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Journal of Behavioral Addictions
Authors:
Matteo Aloi
,
Marco Tullio Liuzza
,
Marianna Rania
,
Elvira Anna Carbone
,
Renato de Filippis
,
Ashley Nicole Gearhardt
, and
Cristina Segura-Garcia

Abstract

Background and aims

Existing research suggests that food addiction (FA) is associated with binge eating disorder (BED) and obesity, but the clinical significance of this relationship remains unclear. This study aims to investigate the different clinical profiles of FA symptoms among patients who have obesity with/without BED using latent class analysis (LCA).

Methods

307 patients (n = 152 obesity and BED, n = 155 obesity without BED) completed a battery of self-report measures investigating eating psychopathology, depression, emotional dysregulation, alexithymia, schema domains, and FA. LCA and ANOVAs were conducted to identify profiles according to FA symptoms and examine differences between classes.

Results

LCA identified five meaningful classes labeled as the “non-addicted” (40.4%), the “attempters” (20.2%), the “interpersonal problems” (7.2%), the “high-functioning addicted” (19.5%) and the “fully addicted” (12.7%) classes. Patients with BED and obesity appeared overrepresented in the “high-functioning addicted” and “fully addicted” classes; conversely, patients with obesity without BED were most frequently included in the “non-addicted” class. The most significant differences between the “high-functioning addicted” and “fully addicted” classes versus the “non-addicted” class regarded heightened severity of eating and general psychopathology.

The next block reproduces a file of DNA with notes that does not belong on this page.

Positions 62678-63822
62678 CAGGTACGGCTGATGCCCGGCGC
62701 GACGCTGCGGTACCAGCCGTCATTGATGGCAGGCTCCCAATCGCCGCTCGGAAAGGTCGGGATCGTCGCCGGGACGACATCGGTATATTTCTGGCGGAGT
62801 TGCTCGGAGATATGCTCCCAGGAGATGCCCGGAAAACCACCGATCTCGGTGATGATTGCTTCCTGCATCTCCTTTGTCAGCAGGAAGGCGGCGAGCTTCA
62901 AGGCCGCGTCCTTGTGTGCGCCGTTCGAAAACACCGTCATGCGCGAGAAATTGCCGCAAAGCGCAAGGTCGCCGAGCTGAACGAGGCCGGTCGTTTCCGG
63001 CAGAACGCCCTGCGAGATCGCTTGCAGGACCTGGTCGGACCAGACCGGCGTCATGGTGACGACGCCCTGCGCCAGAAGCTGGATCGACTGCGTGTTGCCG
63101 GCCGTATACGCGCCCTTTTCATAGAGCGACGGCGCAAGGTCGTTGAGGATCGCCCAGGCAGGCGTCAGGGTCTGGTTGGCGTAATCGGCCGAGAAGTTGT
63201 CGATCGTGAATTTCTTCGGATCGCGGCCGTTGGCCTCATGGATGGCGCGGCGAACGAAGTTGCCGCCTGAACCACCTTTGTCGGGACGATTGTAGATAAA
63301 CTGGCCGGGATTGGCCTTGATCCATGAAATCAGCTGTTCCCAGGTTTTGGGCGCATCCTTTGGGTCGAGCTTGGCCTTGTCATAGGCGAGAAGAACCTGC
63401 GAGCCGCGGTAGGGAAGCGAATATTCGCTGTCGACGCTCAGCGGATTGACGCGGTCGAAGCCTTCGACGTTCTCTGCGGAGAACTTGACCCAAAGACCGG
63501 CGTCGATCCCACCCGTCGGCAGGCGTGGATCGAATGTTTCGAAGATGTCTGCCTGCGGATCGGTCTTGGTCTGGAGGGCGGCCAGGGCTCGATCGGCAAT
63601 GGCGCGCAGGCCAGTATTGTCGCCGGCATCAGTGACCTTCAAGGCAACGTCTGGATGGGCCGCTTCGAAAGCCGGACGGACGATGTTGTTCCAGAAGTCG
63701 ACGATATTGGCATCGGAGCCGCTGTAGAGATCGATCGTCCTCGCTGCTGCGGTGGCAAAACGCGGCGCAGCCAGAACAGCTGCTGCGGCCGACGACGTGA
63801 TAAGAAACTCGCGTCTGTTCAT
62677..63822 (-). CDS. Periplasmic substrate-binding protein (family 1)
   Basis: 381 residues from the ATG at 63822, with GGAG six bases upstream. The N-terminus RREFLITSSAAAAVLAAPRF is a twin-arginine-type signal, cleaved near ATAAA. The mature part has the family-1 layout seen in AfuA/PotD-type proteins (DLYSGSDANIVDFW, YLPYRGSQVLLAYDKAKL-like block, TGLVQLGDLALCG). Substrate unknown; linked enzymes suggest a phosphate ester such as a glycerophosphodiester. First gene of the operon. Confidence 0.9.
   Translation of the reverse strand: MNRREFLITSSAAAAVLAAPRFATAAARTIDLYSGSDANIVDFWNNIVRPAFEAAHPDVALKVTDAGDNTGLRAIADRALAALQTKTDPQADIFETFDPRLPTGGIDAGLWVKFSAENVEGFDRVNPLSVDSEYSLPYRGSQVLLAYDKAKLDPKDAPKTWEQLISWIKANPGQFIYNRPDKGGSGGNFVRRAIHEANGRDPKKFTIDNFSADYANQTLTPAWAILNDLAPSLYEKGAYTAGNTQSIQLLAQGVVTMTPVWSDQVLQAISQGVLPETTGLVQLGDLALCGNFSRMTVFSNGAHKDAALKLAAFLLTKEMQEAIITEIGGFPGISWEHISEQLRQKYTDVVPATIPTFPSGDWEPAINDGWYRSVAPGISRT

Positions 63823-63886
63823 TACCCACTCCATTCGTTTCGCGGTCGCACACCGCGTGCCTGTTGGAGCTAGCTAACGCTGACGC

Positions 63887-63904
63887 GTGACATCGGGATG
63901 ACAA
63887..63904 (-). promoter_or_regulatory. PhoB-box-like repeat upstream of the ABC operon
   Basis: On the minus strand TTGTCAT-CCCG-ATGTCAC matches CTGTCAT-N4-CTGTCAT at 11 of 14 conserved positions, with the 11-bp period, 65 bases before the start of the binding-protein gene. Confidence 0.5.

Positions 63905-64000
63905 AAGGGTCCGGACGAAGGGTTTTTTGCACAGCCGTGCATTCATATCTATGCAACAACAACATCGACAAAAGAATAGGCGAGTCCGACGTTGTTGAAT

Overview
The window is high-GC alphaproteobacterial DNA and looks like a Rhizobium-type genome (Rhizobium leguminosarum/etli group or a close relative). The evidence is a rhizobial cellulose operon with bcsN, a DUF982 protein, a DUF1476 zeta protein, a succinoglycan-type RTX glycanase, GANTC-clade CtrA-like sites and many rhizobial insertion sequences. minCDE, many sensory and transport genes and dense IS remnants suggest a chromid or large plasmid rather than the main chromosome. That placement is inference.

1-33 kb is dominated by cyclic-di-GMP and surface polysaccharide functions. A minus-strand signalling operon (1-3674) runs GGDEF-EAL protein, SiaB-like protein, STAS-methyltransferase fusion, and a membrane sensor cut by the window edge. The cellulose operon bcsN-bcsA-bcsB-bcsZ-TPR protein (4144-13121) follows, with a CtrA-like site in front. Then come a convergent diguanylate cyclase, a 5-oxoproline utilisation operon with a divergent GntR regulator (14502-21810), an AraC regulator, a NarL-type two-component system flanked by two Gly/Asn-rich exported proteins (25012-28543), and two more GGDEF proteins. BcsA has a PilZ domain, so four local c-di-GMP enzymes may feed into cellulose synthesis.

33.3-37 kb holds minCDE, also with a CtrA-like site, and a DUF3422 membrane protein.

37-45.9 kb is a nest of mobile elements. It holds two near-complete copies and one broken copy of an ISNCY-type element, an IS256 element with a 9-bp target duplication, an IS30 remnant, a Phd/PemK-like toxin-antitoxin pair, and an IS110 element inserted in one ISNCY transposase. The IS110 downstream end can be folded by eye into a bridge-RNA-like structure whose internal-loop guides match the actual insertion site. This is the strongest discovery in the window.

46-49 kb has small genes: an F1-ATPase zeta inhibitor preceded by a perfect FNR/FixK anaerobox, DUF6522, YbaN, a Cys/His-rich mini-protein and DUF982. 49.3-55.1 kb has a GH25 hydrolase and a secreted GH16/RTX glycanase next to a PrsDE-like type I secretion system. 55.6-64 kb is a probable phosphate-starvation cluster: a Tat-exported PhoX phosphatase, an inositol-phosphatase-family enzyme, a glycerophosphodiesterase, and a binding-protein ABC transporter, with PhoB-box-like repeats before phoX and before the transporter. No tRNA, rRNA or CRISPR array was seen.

Discussion and conclusions

The results bring to light distinct clinical profiles based on FA symptoms. Notably, the "high-functioning addicted" class is particularly intriguing as its members demonstrate physical symptoms of FA (i.e., tolerance and withdrawal) and psychological ones (i.e., craving and consequences) but are not as functionally impaired as the “fully addicted” class. Identifying different profiles according to FA symptoms holds potential value in providing tailored and timely interventions.

Open access